Frontotemporal Lobar Degeneration


Frontotemporal lobar degeneration (FTLD), sometimes referred to as Pick’s disease, is a progressive disorder that causes atrophy (shrinkage) of the frontal and temporal lobes of the brain due to an abnormal build-up of tau protein or TDP-43 protein. Onset of this disease typically occurs at around 45 to 64 years of age. FTLD can cause changes in behavior, language difficulties, movement disorder or problems with walking and balancing.


  • Behavior variant frontotemporal degeneration (bvFTD) causes changes in personality, behavior and emotion.
  • Primary progressive aphasia (PPA) affects language skills and the ability to speak, write, read and/or understand words.
  • Progressive motor function decline includes three disorders:
    • Amyotrophic lateral sclerosis (ALS), also known as Lou Gehrig’s disease, which includes weakness and muscle loss
    • Corticobasal syndrome, characterized by involuntary movements, stiffness or changes in behavior, personality, speech or language
    • Progressive supranuclear palsy (PSP) causes problems with walking, imbalance and stiffness, or impaired eye movements


  • Behavioral- and mood-related symptoms, which include lack of interest or motivation, apathy, inappropriate emotional response (e.g., laughing at something sad), compulsive eating, uninhibited behavior, impulsivity or difficulty with planning or multi-tasking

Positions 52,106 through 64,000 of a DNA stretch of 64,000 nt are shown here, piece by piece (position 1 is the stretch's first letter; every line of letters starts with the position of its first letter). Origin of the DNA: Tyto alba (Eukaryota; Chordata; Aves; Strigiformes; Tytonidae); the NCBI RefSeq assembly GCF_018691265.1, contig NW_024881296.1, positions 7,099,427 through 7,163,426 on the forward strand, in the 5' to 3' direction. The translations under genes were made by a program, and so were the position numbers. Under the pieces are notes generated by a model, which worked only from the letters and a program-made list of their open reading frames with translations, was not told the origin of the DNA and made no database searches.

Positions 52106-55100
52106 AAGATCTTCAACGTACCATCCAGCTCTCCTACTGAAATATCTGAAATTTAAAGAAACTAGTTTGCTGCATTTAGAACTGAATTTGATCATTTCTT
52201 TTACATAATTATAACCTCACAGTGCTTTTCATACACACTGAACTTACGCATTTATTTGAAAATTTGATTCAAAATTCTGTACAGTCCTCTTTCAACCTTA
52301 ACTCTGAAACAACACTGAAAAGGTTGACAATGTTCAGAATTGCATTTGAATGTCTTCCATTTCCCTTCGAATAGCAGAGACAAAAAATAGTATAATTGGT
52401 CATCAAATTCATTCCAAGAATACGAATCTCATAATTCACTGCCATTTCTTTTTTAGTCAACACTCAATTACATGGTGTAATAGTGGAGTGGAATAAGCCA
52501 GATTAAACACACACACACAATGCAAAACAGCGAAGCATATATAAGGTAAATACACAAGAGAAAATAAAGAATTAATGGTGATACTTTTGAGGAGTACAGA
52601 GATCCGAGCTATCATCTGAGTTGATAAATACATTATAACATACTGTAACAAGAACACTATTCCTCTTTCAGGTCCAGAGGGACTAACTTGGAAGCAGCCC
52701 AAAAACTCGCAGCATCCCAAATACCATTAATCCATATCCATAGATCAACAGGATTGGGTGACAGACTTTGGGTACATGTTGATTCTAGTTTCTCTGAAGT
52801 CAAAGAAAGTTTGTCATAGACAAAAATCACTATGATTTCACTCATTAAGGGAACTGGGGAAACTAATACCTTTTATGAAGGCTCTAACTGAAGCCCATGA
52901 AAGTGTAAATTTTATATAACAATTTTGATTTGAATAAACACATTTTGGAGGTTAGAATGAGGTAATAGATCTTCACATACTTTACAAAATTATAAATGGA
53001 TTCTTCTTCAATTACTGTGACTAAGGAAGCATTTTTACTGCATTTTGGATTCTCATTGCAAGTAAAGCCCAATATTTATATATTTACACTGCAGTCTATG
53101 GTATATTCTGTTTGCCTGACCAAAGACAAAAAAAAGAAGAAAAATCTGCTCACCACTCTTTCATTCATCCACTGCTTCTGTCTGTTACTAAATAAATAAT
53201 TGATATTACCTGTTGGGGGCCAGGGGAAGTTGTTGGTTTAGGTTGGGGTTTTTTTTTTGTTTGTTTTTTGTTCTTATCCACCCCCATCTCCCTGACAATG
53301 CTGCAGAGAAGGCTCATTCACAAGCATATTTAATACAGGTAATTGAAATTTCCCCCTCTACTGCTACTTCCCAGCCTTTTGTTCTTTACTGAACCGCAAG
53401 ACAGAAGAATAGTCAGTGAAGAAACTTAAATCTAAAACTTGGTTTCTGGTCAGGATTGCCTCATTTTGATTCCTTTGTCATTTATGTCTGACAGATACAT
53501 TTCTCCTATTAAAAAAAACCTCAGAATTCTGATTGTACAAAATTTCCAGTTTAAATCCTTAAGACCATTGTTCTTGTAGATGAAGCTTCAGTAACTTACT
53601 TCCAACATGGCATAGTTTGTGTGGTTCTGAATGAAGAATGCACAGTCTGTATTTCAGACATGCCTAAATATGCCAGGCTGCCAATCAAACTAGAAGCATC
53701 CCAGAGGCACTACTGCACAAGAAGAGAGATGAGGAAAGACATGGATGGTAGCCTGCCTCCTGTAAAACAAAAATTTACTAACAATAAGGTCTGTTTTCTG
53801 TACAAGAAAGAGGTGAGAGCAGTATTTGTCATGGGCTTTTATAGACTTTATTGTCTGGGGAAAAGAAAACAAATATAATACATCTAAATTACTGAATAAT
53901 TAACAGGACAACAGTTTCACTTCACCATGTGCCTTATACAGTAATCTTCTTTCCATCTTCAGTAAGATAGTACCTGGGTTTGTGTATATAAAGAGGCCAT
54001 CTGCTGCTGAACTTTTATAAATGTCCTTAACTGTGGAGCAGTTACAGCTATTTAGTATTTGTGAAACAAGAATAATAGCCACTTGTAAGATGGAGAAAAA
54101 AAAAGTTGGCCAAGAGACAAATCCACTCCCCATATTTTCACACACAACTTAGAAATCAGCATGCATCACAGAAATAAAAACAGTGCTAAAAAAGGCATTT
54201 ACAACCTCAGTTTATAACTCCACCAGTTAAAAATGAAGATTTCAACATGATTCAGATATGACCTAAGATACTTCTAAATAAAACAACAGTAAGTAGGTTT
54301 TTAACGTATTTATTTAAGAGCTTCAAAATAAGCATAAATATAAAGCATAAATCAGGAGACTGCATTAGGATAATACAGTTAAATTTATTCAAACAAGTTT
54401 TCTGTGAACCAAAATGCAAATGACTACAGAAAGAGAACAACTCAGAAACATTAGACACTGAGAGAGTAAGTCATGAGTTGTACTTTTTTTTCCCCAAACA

• Language symptoms, such as difficulty understanding words, word-finding or speech changes (e.g., slurring words or speaking softer)
  • Movement symptoms, including stiffness, tremor (shakiness), difficulty performing common actions (e.g., using eating utensils), difficulty walking, imbalance, and muscle weakness or cramps


There are no known preventive measures. Genetic counseling may be considered for those with inherited FTLD.

Risk Factors

  • Risk factors are not well understood, but obesity was identified as a potential risk factor in a recent study.
  • The condition is inherited in about one third of patients. Gene mutations linked to FTLD affect the MAPT, PGRN, VCP, CHMP2B, TARDBP, FUS or C9ORF72 genes.


  • Medical history and symptom review. The provider will review your personal and family history of medical conditions, review your symptoms and inquire about your ability to perform daily tasks.
  • Physical examination. The doctor will perform a neurologic exam, cognitive testing and/or neuropsychological evaluation.
  • Diagnostic tests. MRI or CT scans of the brain may show brain atrophy at the frontal or temporal lobes. PET or SPECT scans measure areas of brain activity. EEG may show slowing of certain areas of the brain. Genetic testing may be performed for suspected familial forms of FTLD.


Unfortunately, there are currently no known treatments to stop or slow the progression of FTLD, but symptoms may be treated using an individualized approach depending on each patient’s needs. Recommendations may include:

  • Keeping a routine and staying mentally, socially and physically active
  • Medications to treat symptoms
  • Physical or occupational therapy for those with difficulties walking or performing activities of daily living
  • Resources for caregiver support
  • Speech therapy for language or swallowing difficulties

Follow-up Care

  • Periodic office visits can assess your need for medication changes or referrals.
  • Follow-up visits for abrupt changes in symptoms allow the doctor to evaluate for other causes of this change in symptoms.